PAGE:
Lets face it, information travels fast and we can only absorb so much before we lose track. Like witnesses reporting the details of a crime, the information gets less accurate the further they are from when it occurred. As time goes by, people forget what was agreed upon or morph details into something else. So taking notes during these meetings and conversations is crucial.
This paper trail not only serves as a reference for what was said, it also allows you to codify potential new requirements and provide instructions for what to do next. Post these notes in your collaboration tool of choice (ie. Jira, Basecamp, etc.) for all to see and refer back to when times get busy or when lines blur as new things are added last minute.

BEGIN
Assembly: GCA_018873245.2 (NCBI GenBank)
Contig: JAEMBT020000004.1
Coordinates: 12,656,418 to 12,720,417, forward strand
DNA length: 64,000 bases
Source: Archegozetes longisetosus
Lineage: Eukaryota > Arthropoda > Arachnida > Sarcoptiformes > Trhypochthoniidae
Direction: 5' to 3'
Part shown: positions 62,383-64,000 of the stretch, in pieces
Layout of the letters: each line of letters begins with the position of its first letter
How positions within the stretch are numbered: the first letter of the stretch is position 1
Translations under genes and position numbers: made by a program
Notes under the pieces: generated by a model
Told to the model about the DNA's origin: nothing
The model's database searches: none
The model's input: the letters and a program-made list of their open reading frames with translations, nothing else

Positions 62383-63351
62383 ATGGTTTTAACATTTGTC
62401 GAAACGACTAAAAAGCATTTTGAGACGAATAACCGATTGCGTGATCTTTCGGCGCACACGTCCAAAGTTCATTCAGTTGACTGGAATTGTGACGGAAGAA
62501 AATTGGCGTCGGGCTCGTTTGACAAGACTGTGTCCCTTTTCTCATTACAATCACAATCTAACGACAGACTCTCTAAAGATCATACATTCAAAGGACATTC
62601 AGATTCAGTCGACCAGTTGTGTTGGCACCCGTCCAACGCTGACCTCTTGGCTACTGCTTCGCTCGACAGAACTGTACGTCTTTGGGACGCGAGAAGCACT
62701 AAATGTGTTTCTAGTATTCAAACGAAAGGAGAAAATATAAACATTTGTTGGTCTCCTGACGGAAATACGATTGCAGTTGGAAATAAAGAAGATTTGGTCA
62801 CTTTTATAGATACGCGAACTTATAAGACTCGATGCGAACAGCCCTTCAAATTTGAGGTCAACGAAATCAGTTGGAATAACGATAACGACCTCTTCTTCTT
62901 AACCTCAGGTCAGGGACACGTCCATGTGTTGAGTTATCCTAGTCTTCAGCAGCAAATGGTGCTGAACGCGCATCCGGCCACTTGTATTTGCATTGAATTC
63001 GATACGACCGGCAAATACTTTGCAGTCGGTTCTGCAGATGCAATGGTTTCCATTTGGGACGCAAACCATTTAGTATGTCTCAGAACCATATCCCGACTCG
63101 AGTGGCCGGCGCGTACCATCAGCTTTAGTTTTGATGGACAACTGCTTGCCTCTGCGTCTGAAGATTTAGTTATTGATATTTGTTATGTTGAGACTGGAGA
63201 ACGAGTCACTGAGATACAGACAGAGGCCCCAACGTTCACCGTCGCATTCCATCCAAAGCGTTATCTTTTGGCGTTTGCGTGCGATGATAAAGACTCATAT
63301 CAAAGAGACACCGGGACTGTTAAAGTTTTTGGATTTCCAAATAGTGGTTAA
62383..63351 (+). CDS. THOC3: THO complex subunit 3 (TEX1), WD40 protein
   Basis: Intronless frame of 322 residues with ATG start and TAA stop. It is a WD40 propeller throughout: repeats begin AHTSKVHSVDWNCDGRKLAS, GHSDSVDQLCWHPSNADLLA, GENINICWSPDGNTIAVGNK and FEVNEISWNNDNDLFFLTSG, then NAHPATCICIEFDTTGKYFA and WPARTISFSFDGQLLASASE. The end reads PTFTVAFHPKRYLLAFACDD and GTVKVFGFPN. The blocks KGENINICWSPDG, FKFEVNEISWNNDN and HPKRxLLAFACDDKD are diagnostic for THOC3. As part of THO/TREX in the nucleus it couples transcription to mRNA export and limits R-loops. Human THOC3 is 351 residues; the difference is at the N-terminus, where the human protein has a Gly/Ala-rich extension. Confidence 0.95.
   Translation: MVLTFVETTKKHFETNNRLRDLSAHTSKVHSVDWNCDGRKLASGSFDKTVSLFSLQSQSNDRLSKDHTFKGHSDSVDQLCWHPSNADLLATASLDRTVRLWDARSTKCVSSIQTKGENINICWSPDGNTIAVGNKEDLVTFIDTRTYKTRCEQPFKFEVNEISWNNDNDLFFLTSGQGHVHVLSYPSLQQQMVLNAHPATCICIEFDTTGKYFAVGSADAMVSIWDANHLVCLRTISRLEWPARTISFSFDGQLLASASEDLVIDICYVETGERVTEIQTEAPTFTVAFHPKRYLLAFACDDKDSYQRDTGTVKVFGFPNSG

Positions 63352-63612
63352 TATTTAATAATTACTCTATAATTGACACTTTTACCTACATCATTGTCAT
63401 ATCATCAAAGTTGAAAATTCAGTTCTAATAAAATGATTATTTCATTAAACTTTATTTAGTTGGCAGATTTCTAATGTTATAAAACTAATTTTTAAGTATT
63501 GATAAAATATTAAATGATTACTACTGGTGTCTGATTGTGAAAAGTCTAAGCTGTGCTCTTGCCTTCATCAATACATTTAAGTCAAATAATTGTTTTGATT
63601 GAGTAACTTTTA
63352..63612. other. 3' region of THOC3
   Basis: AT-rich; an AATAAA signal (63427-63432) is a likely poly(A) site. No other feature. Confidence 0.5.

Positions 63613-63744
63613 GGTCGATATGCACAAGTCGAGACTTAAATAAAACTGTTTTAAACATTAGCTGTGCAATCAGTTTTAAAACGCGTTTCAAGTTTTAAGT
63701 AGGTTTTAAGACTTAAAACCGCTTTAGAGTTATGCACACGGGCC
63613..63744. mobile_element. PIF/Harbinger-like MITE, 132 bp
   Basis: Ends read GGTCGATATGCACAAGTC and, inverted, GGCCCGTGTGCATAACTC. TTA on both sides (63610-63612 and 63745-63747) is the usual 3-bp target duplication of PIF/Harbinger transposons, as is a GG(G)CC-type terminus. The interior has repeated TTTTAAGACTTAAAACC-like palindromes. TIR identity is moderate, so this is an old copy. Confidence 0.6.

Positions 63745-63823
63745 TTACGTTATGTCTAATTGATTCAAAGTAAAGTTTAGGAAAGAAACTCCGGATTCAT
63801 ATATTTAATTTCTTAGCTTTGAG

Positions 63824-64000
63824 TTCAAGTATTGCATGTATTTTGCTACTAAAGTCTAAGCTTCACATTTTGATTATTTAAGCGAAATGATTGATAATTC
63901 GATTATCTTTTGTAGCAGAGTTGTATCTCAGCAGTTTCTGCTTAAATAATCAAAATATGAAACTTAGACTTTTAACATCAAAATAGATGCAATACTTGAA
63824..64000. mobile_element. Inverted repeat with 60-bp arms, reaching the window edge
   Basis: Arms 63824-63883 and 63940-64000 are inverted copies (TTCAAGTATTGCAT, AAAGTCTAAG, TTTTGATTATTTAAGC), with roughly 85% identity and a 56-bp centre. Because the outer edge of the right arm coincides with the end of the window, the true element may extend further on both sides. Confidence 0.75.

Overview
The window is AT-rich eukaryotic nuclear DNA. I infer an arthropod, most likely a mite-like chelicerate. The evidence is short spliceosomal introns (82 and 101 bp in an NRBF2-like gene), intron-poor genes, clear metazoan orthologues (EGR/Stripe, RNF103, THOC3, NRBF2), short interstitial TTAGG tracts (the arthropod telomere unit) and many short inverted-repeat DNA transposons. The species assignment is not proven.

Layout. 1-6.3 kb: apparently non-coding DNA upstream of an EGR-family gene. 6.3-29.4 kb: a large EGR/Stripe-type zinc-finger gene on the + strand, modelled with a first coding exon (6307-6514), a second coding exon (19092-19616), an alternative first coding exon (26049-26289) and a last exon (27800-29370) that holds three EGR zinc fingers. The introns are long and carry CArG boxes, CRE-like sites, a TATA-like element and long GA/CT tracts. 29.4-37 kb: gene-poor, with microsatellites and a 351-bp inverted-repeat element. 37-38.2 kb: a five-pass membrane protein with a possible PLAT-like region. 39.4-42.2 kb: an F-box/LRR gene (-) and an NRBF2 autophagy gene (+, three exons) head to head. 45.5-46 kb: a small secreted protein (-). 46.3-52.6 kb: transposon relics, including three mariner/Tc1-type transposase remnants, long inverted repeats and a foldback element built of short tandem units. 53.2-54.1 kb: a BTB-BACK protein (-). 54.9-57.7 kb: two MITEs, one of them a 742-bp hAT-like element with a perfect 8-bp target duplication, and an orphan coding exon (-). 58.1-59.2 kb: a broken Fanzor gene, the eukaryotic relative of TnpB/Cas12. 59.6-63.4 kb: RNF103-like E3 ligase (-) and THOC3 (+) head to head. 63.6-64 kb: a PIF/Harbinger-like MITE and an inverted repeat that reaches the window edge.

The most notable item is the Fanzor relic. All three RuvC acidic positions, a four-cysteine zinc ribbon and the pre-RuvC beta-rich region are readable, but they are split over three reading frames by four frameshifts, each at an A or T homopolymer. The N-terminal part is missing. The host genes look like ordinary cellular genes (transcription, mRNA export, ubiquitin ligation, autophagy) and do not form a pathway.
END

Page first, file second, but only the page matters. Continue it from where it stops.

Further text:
These 7 tips are only the tip of the iceberg when it comes to managing expectations, but they’re simple and easy to execute at any point during the engagement. You’ll find too that once you put these into practice you’ll start to notice a shared vision and understanding of where things are going and what needs to be done to get there.
Plus if you’re consistent, you’ll have created a great project experience. And success or failure, that will be the metric used to determine whether or not a client works with you again.
Ryan Daniels is a Senior Project Manager at DOOR3. What’s your strategy when it comes to meeting client expectations? Share your opinion by commenting below.
Employment Type: Contractor, Project based, Remote We are looking for a senior software engineer with a strong background in Java and experience in each of the phases of software development;...
Employment Type: Contractor, Project based, Remote Location: Kyiv, Ukraine We are looking for a Senior Full Stack Developer with experience in each phase of software development; including requirements, design, coding...